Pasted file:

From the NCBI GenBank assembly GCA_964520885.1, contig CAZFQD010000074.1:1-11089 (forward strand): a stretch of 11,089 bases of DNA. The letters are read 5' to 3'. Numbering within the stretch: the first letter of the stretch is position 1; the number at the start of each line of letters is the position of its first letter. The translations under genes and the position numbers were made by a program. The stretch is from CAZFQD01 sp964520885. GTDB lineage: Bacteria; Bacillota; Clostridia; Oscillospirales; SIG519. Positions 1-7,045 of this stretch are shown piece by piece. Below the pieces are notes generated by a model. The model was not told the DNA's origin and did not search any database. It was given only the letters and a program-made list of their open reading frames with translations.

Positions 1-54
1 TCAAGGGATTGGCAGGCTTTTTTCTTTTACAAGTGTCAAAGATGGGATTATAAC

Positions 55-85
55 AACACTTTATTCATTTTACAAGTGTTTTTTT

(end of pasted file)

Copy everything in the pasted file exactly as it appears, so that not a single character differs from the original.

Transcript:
From the NCBI GenBank assembly GCA_964520885.1, contig CAZFQD010000074.1:1-11089 (forward strand): a stretch of 11,089 bases of DNA. The letters are read 5' to 3'. Numbering within the stretch: the first letter of the stretch is position 1; the number at the start of each line of letters is the position of its first letter. The translations under genes and the position numbers were made by a program. The stretch is from CAZFQD01 sp964520885. GTDB lineage: Bacteria; Bacillota; Clostridia; Oscillospirales; SIG519. Positions 1-7,045 of this stretch are shown piece by piece. Below the pieces are notes generated by a model. The model was not told the DNA's origin and did not search any database. It was given only the letters and a program-made list of their open reading frames with translations.

Positions 1-54
1 TCAAGGGATTGGCAGGCTTTTTTCTTTTACAAGTGTCAAAGATGGGATTATAAC

Positions 55-85
55 AACACTTTATTCATTTTACAAGTGTTTTTTT